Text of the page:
Types of Structures in Switzerland

Types of Structures in Switzerland

Updated on Wednesday 14th December 2022

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Foreign investors who want to open a company in Switzerland can choose from several types of business forms that are prescribed under the national legislation. Investors may set up stock corporations (AG/SA)limited liability companies (L.L.C.), partnerships (that can be classified as general partnership and limited partnership) and sole traders
The decision of opening a specific type of company depends on the share capital the businessmen want to invest in the company, the level of liability and other relevant aspects. Our team of Swiss lawyers can provide in-depth information on each business form available here and can also help you in the process of Swiss bank account opening.  

The stock corporation in Switzerland

The stock corporation is a well-known business form and it is legally separated from its owners. It takes between 2 and 3 weeks to be set up, it requires a minimum capital of CHF 100,000, and it has to have at least one shareholder and one director that resides in Switzerland
In this case, the shareholders can be both natural persons and legal entities. It is also important to know that this business form can be changed into a limited liability company, following the legislation prescribed by the Federal Law on Merger, Demerger, Transformation and Transfer of Assets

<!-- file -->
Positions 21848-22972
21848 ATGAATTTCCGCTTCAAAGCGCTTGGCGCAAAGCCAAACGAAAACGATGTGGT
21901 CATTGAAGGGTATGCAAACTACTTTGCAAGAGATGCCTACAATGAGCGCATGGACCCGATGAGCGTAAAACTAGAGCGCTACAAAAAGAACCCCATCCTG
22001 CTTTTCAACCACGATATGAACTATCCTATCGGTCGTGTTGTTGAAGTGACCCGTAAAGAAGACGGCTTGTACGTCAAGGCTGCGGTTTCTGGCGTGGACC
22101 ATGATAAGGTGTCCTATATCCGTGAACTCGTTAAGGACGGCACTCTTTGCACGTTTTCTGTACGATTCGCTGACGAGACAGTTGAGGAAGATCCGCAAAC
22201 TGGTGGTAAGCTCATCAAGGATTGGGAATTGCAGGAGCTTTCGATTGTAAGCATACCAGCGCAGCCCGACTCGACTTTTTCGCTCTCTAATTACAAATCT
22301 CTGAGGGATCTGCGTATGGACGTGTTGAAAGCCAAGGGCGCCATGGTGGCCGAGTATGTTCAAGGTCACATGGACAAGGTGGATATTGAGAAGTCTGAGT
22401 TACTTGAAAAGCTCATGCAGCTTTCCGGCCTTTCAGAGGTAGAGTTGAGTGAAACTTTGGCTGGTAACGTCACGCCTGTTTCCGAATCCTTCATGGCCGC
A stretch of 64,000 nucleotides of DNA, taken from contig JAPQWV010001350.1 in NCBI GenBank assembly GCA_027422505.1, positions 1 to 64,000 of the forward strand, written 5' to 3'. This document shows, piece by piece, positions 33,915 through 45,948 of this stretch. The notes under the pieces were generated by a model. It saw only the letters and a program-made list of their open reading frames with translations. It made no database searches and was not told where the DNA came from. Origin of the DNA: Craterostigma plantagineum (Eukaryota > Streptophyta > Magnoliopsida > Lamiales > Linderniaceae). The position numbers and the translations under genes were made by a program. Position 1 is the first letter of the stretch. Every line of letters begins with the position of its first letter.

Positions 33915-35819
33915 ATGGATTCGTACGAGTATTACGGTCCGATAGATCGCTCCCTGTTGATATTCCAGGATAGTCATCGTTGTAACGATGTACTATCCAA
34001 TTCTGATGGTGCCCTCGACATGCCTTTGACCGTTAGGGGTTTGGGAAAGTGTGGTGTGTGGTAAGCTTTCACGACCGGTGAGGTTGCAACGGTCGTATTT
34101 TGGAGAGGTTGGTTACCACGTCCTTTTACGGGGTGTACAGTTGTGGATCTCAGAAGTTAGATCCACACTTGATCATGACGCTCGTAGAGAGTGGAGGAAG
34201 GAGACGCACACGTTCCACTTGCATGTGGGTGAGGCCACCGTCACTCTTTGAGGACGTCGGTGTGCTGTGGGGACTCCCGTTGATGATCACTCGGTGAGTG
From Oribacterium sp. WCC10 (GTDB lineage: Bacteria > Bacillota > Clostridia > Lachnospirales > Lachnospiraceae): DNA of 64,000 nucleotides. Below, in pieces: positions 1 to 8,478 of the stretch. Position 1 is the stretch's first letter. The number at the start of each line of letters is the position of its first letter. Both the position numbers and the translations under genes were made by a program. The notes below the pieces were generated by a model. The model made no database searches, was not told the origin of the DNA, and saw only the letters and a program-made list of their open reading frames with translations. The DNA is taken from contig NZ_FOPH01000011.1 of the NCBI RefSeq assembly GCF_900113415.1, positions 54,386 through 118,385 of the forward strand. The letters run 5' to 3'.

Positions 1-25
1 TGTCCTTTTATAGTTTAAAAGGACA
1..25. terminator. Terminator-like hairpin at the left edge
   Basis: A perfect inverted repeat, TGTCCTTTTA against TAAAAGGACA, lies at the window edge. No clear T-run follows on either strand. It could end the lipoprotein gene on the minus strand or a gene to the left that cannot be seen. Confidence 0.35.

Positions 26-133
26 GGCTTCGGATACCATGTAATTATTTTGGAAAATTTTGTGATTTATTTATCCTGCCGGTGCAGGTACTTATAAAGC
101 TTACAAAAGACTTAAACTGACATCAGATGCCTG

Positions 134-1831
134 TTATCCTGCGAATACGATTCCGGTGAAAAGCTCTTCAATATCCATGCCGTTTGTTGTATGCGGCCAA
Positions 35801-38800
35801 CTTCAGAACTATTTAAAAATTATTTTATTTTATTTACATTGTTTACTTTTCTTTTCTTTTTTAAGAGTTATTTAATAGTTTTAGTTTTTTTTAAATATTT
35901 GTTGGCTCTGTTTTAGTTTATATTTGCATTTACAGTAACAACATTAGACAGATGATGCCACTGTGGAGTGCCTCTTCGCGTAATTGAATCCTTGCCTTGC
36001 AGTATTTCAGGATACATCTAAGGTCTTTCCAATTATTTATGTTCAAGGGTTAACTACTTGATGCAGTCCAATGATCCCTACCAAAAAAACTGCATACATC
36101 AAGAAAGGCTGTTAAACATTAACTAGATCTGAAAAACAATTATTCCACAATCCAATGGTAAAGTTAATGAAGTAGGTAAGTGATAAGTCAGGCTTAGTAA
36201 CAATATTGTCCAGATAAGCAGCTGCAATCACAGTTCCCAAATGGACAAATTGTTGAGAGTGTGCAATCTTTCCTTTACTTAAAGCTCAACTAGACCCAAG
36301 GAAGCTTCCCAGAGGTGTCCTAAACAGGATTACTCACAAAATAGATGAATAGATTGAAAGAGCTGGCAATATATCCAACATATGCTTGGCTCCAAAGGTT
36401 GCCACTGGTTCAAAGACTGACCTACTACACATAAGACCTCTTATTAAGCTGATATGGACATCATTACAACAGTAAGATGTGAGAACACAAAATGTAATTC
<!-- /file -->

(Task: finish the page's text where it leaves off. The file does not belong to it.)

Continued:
The stock corporation can registered in Switzerland as a holding company that benefits from various tax reductions imposed at both federal and cantonal levels. They can be set up as domiciliary companies, which are firms that are managed and controlled from abroad but only have a registered office in Switzerland. The auxiliary stock companies are domiciliary firms that carry part of their business in Switzerland.
Mixed companies are a mix of domiciliary and holding companies with cantonal and municipal tax benefits if the companies are foreign controlled, if they have a minimum of 80% of its income from foreign sources and if they develop relationships with other foreign companies.
Foreign businesses are also allowed to have branch offices in Switzerland, offices that have to be registered with the Commercial Registry of the canton in which they are located and they need to have an appointed Swiss-resident representative. Our team of lawyers in Switzerland can offer more details concerning any other registration requirement available for setting up a branch office. To open a bank account in Switzerland, a non-resident company would need to get in touch with a Swiss bank and request an application form, which is the same as going into a bank and asking to open an account for a resident one. 
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The limited liability company in Switzerland

The limited liability company is an alternative for persons who do not have the same minimum capital as it is necessary to start a stock corporation; in this case, the LLC will require a minimum amount of CHF 20,000. It is a separate legal entity and can be formed by one to several partners. This type of company is best suited to small business as it does not need a board of directors and it may have a shareholder who must be a natural person. Other characteristics of the LLC are presented below: